KENYA – Kenyan-based grain miller, Grain Industries Limited, has announced that it has cut the price of its maize flour by 24 percent to sell at KES 166, setting the stage for stiff competition with other millers, Business Daily has reported.

The announcement follows a notice by Mohamed Jaffer, the owner of Grain Industries Limited addressing retailers to lower the cost of flour in line with the recommended price issued by the company.

Kindly implement the recommended price on shelves,” read the notice.

Grain Industries Limited (GIL) company is located in the Shimanzi area of Mombasa, Kenya, and operates under Ajab and Umi maize flour brands.

This comes after the Agriculture Cabinet Secretary (CS) Mithika Linturi summoned over 20 local millers over the price of maize meal, which is the country’s staple.

Kenya has been battling an acute maize shortage due to drought coupled with a high cost of fertilizers that raised the cost of production prompting farmers to raise the price of their produce.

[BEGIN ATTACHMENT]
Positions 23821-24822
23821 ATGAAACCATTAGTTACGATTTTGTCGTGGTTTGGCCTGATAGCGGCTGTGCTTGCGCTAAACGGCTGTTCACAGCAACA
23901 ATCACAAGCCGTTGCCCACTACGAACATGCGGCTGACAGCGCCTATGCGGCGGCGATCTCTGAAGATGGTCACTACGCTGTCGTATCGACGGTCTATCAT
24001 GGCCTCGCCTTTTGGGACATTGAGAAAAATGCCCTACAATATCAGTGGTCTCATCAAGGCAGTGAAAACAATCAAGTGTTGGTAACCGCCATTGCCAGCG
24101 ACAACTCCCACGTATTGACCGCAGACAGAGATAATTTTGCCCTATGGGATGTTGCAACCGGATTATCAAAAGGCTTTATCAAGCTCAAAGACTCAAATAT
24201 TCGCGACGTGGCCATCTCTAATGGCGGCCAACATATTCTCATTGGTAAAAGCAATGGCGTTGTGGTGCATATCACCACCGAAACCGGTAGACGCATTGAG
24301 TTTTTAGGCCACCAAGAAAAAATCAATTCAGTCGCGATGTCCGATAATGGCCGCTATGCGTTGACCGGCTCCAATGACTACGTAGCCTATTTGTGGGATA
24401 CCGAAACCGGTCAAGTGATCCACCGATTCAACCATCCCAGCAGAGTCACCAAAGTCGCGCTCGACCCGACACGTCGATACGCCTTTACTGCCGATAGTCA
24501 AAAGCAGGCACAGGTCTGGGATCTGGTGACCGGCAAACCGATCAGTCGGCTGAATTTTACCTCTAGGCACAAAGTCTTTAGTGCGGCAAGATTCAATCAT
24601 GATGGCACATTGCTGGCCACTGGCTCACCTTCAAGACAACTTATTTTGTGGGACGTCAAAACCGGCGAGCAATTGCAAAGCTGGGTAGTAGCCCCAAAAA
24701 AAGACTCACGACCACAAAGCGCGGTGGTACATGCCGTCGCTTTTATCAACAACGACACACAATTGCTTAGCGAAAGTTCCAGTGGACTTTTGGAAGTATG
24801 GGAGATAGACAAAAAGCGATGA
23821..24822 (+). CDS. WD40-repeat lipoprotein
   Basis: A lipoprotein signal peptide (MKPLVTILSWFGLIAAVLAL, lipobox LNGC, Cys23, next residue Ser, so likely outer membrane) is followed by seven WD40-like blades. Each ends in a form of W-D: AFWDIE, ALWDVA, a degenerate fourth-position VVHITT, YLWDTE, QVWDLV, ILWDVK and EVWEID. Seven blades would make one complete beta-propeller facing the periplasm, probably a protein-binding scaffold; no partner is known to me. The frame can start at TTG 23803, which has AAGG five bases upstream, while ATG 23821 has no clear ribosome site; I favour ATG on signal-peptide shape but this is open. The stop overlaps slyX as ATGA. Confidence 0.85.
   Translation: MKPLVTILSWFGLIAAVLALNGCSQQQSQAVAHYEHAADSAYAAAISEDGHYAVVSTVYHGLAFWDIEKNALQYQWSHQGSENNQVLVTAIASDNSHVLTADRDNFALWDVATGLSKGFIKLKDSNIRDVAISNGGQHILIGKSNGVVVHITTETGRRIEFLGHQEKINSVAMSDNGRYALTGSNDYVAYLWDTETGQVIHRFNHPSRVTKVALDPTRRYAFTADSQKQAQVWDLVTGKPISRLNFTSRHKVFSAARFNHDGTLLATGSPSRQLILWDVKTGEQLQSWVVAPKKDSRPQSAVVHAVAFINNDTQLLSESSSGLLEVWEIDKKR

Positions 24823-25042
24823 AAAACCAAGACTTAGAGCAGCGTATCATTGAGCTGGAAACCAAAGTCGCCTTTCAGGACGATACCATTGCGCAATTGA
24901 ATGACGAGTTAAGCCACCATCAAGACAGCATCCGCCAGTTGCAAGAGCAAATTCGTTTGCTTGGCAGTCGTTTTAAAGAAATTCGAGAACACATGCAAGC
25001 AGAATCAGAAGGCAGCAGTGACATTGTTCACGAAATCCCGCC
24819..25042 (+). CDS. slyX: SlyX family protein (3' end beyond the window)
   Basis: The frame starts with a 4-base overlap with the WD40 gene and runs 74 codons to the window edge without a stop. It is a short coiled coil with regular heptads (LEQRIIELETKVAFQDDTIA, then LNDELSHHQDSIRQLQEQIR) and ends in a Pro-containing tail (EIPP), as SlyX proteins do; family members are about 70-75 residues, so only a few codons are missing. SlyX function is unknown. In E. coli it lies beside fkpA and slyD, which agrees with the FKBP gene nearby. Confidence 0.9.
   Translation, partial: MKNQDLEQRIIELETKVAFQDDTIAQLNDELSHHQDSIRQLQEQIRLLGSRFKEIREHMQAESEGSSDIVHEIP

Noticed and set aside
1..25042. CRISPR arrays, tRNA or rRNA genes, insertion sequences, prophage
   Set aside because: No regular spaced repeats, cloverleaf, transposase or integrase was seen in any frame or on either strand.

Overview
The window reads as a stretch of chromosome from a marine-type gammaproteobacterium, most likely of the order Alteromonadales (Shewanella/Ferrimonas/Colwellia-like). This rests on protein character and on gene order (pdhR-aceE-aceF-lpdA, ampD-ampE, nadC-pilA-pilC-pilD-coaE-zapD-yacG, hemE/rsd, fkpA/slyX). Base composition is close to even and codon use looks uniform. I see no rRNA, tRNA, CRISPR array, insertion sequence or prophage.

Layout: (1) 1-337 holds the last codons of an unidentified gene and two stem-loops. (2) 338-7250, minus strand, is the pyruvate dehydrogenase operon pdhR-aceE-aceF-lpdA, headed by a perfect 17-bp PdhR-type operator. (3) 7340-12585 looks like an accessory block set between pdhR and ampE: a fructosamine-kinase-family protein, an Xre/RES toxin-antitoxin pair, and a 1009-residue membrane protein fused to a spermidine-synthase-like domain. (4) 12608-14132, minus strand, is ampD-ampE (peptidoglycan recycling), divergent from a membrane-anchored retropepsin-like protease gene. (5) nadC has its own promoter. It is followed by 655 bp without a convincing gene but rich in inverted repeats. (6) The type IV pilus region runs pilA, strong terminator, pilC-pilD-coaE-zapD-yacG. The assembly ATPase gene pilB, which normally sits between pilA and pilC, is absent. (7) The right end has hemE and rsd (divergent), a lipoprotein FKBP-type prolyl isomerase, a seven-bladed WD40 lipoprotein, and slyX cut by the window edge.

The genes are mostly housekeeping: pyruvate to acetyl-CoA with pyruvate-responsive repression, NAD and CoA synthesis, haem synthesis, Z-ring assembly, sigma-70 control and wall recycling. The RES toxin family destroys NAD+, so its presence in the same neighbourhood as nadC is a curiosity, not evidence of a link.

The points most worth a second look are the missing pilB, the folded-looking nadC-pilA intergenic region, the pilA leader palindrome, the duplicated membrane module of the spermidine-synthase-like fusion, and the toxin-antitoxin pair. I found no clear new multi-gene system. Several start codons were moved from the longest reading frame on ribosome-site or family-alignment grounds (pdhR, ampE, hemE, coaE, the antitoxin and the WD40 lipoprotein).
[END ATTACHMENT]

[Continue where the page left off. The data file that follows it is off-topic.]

The result has been historically high prices that currently are retailing at between KES 200 to KES230 for a 2-kilogram (Kg) packet.

However, the government had given millers and traders licenses to import 10 million of duty-free white maize in a bid to stabilize maize flour prices in the country.

In addition, recently, President Ruto had hinted that imported maize would be expected to arrive in the country which would result in a lowering of the price of unga for a 2kg packet from the current KES200 to KES 150.

However, after a spot check by Citizen TV, the news watchdog reported that only a few brands have slightly lowered their prices, particularly Ajab and Umi brands to below KES 170.

The move by the miller to cut the price of maize flour by at least Sh52 to Sh166 for a two-kilogram packet had caused jitters although the CS had said that the company might be one of the beneficiaries of duty-free imports.

However, the move didn’t please other millers who argued that selling flour below Sh200 per two-kilo packet under the current cost of maize is not viable as the price accounts for 80 percent of the total cost of production.

“It is impractical to sell flour at below Sh200 given the current cost of maize in the market,” said a member of the Cereal Millers Association

Kenya has been pegging its hopes on imports to cut the cost of flour, but traders have failed to bring in enough stocks to lower the runaway prices.

As of last week, only two ships had docked in Mombasa, carrying a total of 100,000 tonnes of maize, out of the 10 million bags of maize that the State authorized millers to ship duty-free.

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